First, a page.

for safe CL practice, looks at their relevance for both practitioners and patients, and addresses how CL can be accommodated into the daily clinic routine as easily as possible.

Walsh K, Sulley A. Soft toric lens fitting practices not meeting patient needs Optometry Times Journal 2021;13, 2: 34-37 [ Show Abstract ]

The inclusion of astigmatic correction in spectacles is common practice. Outside of the need to reduce a high or previously uncorrected astigmatism to ease adaption, eyecare professionals (ECPs) routinely prescribe the full toric correction in spectacles. Historically, the lack of availability of consistently performing, comfortable soft toric contact lens designs resulted in different prescribing practices for astigmats compared to those wearing spectacles, with spherical lenses often recommended over toric lenses for low to moderate levels of astigmatism.

Modern soft toric designs are significantly different from early non-planned replacement versions of 20 or more years ago. Their overall performance—which includes ease of fitting, comfort, rotational stability, vision performance, and consistent manufacturing in a range of designs and materials—enables them to be fit successfully to a wide range of astigmatic patients.

This review provides an overview of current soft toric prescribing, comparing and contrasting different fitting practices around the globe, and explores patient expectations and the opportunities that exist to meet their needs.

Walther,H., Lorentz,H., Heynen,M., Kay,L., Jones,L. W. The Impact of Incubation Conditions on in Vitro Phosphatidylcholine Deposition on Contact Lens Materials Optometry & Vision Science 2021;98(4):341-349 [ Show Abstract ]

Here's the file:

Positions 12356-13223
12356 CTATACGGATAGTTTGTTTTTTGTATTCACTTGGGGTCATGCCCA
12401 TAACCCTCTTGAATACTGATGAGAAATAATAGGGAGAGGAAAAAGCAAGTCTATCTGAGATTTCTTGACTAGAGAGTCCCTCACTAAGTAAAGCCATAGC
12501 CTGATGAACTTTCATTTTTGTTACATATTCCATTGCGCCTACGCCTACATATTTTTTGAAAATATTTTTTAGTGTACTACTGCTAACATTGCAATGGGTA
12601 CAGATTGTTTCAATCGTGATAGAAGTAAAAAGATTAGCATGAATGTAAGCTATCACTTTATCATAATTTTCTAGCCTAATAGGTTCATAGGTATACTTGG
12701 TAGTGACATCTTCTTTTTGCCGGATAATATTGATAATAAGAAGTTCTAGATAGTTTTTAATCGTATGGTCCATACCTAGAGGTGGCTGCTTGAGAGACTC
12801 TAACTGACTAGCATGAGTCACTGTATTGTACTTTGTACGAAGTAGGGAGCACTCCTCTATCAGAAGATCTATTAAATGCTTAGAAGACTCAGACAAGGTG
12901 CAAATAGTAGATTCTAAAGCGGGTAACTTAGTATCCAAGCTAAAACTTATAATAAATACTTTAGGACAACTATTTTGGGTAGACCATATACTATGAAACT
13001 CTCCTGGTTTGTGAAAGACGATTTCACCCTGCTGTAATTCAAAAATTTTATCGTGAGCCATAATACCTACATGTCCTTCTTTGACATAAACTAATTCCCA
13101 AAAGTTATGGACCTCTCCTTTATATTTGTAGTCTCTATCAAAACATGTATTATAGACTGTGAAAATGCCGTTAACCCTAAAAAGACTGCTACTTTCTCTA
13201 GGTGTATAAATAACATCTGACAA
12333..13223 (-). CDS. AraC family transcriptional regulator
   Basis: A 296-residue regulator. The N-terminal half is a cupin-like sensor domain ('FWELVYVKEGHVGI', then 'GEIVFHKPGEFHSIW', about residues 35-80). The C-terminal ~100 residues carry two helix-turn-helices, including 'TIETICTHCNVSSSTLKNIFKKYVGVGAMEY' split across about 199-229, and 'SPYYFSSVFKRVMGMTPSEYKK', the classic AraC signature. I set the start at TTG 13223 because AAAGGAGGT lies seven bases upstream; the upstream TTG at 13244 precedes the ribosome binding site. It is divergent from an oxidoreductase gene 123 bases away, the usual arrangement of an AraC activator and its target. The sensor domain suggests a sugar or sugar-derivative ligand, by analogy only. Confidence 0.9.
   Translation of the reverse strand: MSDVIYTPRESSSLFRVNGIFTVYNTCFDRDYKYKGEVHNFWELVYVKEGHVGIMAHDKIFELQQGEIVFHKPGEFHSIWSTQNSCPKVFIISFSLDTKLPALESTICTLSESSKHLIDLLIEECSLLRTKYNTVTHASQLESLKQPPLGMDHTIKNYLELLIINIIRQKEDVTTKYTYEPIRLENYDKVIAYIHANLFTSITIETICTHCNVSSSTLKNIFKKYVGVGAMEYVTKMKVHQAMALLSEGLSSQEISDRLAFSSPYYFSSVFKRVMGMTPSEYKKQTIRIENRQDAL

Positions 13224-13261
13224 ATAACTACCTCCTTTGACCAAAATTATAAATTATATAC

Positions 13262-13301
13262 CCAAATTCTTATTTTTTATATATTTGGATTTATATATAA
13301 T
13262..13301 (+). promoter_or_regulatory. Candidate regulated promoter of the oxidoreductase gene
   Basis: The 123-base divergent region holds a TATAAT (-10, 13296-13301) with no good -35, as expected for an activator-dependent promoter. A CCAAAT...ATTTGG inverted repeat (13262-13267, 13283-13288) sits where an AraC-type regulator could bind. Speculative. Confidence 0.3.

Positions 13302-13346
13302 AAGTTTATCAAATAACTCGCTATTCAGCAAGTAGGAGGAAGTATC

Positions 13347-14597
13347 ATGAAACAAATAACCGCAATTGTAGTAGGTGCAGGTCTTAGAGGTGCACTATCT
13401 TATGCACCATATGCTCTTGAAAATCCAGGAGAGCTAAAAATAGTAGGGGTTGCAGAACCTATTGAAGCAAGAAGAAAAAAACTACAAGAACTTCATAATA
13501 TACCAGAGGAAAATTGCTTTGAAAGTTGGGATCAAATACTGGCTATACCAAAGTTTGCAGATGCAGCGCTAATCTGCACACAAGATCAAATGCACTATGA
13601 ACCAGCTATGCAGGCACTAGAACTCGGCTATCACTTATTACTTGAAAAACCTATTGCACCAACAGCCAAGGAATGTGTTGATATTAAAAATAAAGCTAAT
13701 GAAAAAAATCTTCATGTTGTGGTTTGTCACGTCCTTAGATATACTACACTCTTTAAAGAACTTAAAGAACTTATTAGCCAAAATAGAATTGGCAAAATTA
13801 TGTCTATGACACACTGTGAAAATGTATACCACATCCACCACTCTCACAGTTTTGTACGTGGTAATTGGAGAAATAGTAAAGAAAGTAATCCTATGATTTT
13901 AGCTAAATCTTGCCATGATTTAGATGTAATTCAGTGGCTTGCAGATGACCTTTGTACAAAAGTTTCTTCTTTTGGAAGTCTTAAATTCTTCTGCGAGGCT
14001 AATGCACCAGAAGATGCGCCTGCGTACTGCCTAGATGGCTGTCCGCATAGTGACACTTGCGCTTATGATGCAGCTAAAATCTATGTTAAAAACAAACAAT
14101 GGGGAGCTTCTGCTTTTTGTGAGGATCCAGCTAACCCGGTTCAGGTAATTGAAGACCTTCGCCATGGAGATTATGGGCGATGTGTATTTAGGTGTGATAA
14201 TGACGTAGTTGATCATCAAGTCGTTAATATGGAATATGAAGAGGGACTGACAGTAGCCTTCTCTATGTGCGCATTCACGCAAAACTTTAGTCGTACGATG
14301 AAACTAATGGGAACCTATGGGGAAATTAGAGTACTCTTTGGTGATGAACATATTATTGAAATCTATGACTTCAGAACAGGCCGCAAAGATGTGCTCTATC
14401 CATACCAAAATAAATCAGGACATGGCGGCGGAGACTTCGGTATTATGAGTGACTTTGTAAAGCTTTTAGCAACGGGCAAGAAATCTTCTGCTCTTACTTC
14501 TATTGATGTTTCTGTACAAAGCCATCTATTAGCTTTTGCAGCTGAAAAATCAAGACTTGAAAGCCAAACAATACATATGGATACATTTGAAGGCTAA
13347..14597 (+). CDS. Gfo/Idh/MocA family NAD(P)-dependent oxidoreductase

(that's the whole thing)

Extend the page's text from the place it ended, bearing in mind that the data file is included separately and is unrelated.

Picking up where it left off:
SIGNIFICANCE: Previous in vitro measurements of contact lenses commonly investigate the impact of nonpolar
tear film lipids (i.e., sterols). Polar lipids, however, are equally important stabilizing components of the tear film.
This research explores and presents further knowledge about various aspects of polar lipid uptake that may impact
contact lens performance.

PURPOSE: This study evaluated the impact of incubation time, lipid concentration, and replenishment of an artificial
tear solution (ATS) on the uptake of phosphatidylcholine (PC) onto conventional hydrogel (CH) and silicone
hydrogel (SH) contact lens materials.

METHODS: Four SHs and two CH lens materials (n = 4) were soaked in a complex ATS containing radioactive
14C-PC as a probe molecule. Phosphatidylcholine uptake was monitored at various incubation time points (1, 3,
7, 14, and 28 days), with different ATS lipid concentrations (0.5, 1, 2) and with and without regular replenishment
of the ATS. Phosphatidylcholine was extracted from the lenses, processed, and counted by a β counter,
and accumulated PC (μg/lens) was extrapolated from standard lipid calibration curves.

RESULTS: All materials exhibited increasing PC deposition over time. Conventional hydrogel materials showed significantly lower PC uptake rates (P < .001) than any of the SH materials. Increasing lipid concentration in the ATS
resulted in increased PC binding onto the contact lens materials (P < .001). Replenishing the ATS every other day,
however, impacted the PC deposition differently, showing increased binding (P < .001) on CHs and reduced PC
deposition for SH materials (P < .001).

CONCLUSIONS: Length of incubation, lipid concentration in the ATS, and renewal of the incubation solution all
influenced the amount of PC that sorbed onto various lens materials and therefore need to be considered when
conducting future in vitro deposition studies.

Willcox,M., Keir,N., Maseedupallu,V., Masoudi,S., McDermott,A., Mobeen,R., Purslow,C., Santodomingo-Rubio,J., Tavazzi,S., Zeri,F., Jones,L. W. CLEAR - Contact lens wettability, cleaning, disinfection and interactions with tears Contact Lens Anterior Eye 2021;44(2):157-191 [ Show Abstract ]